Buying a home together is a major step in any relationship. In addition to the adjustments you’ll be making in your living situation, there will be big financial changes. In part one of this three part series on life changes, we look at the steps you’ll need to take before getting a home loan with the person you love and what a mortgage broker can do to assist you.

1. Start a conversation about your finances 

You may have been living with your partner prior to purchasing your first property, but taking out a mortgage together makes things more serious financially. It’s not just rent and bills you’ll be splitting, but a whole bunch of fees, a home loan deposit and mortgage repayments for years to come.

It’s a good idea to sit down together and have a frank discussion about how much you can each afford to pitch in. Questions you’ll need to consider are: How much can you afford to borrow? Do you have outstanding debts? Will you be splitting everything evenly, or will one partner be shouldering more of the costs?

Having an open discussion about how much you will each contribute is a vital step towards taking out a joint home loan. Having an open discussion about how much you will each contribute is a vital step towards taking out a joint home loan.

One of the good things about taking out a home loan with your partner is that your borrowing power goes up. With the proportion of household income required for a 20 per cent home loan deposit having increasing dramatically in recent years, as research by CoreLogic indicates, it’s definitely easier when you combine two incomes. Additionally, those pesky mortgage application fees and stamp duty costs will be a lot more manageable. However, it’s important to be clear about how these costs will be divided in case disagreements arise later.

2. Decide which mortgage arrangement is best for you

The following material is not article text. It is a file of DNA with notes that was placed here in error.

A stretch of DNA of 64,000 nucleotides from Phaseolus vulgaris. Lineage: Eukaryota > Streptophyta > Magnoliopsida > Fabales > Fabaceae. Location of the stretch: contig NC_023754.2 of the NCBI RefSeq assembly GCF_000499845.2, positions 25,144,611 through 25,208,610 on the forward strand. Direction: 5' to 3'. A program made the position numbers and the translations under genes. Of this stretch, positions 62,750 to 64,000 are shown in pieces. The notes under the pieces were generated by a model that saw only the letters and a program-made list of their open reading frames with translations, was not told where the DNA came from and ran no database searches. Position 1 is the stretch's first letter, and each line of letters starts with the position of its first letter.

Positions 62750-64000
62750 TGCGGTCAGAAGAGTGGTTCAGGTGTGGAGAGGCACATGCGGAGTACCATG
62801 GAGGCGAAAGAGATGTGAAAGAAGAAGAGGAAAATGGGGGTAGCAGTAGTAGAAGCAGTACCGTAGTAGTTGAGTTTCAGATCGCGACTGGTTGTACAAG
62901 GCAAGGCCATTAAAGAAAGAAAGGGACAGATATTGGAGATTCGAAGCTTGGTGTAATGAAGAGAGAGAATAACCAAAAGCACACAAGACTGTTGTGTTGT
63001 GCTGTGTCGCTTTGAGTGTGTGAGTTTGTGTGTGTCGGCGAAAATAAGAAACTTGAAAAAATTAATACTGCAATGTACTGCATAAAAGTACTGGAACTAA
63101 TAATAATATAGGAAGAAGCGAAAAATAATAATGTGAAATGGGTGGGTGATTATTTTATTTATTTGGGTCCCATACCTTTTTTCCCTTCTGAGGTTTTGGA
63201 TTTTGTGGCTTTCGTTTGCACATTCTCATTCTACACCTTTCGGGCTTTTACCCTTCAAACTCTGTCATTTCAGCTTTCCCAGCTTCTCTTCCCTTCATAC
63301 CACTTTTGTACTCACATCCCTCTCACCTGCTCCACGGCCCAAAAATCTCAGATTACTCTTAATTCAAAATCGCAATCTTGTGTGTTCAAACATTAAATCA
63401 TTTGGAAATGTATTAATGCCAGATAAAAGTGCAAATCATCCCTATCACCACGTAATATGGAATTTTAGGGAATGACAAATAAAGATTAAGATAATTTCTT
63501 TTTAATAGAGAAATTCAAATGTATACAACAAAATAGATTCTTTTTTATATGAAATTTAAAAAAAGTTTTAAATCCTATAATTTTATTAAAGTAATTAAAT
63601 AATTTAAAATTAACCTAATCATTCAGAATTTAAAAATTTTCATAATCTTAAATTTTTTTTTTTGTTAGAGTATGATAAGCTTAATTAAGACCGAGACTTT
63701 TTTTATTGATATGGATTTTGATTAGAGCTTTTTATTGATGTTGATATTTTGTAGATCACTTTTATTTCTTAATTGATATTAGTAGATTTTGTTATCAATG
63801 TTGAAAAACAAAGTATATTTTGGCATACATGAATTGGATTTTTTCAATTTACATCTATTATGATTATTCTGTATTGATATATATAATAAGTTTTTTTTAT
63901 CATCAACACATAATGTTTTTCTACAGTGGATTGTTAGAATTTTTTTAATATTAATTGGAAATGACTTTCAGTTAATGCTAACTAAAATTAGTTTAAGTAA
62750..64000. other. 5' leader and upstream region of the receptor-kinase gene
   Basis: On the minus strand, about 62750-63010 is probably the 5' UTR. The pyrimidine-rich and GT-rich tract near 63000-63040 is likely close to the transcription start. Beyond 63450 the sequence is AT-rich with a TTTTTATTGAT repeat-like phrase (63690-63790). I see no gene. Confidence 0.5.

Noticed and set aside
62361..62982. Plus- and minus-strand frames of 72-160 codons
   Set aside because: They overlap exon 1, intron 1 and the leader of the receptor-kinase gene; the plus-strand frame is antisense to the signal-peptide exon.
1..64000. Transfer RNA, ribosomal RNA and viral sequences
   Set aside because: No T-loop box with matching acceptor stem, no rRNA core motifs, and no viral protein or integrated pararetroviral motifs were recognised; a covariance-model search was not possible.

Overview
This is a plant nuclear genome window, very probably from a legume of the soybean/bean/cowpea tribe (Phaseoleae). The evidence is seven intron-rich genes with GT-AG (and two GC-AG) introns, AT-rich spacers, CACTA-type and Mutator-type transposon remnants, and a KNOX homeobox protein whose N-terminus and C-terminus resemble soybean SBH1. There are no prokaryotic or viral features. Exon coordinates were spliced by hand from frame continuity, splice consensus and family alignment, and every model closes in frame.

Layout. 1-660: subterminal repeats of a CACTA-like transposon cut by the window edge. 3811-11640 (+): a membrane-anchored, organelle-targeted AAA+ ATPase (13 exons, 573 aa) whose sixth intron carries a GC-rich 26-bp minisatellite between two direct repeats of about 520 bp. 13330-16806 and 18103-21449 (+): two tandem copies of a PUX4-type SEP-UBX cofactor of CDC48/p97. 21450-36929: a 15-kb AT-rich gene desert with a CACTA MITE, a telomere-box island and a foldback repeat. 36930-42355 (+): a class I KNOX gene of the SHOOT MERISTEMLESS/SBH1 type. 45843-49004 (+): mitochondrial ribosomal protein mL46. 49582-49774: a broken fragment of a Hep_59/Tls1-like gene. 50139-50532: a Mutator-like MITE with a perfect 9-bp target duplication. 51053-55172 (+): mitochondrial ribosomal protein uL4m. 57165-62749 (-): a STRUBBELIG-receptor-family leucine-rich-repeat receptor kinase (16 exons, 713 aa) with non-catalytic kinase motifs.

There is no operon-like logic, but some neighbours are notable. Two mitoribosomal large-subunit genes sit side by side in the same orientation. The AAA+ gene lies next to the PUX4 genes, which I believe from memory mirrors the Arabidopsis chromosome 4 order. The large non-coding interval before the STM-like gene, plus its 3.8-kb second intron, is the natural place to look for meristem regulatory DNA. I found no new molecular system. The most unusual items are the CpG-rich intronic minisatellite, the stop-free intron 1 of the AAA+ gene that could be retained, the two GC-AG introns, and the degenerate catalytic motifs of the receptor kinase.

After you’ve discussed your finances, it’s time to get into the practical arrangements. You can place the title in both your names (known as joint tenancy), which means you will jointly own the whole property. Alternatively, you can opt for a more flexible tenancy in common arrangement. When you’re tenants in common, you can sell your share of the home in the event that you and your partner divorce or your spouse passes away.

This is something that should be discussed with a legal professional, who can advise you on the option that’s most suitable for you.

Talking about your finances openly is the first step towards setting up a joint mortgage.Before going to a mortgage broker, you need to make sure you’ve had some open discussions about your finances. 

3. Draw up a budget

Signing up for a joint mortgage is not the same as buying a pet or even a car together. Your home will become your largest financial asset and if anything changes down the track that could affect your ability to meet mortgage repayments, you could find yourselves in the deep end. Establishing a combined budget is essential to ensure that this doesn’t happen. You can use our budget planning calculator to get yours off the ground.

4. Consult a mortgage broker

Once you’ve gone through these steps, it’s time to find a suitable home loan. A mortgage broker can help by sitting down with you and discussing options offered by different banks and lenders. We take into account your unique situation and handle all the negotiations and paperwork on your behalf.

Feel free to come to us before going through the previous steps. However, it does help a great deal if you and your partner have had a discussion beforehand. We’ll have a lot more to work with if you already have an idea of where you stand financially as a couple.

You can contact a Smartline Mortgage Adviser on 13 14 97 for mortgage advice. Or complete our call request form and we’ll call you!

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DISCLAIMER: The information contained in this article is correct at the time of publishing and is subject to change. It is intended to be of a general nature only. It has been prepared without taking into account any person’s objectives, financial situation or needs. Before acting on this information, Smartline recommends that you consider whether it is appropriate for your circumstances. Smartline recommends that you seek independent legal, financial, and taxation advice before acting on any information in this article.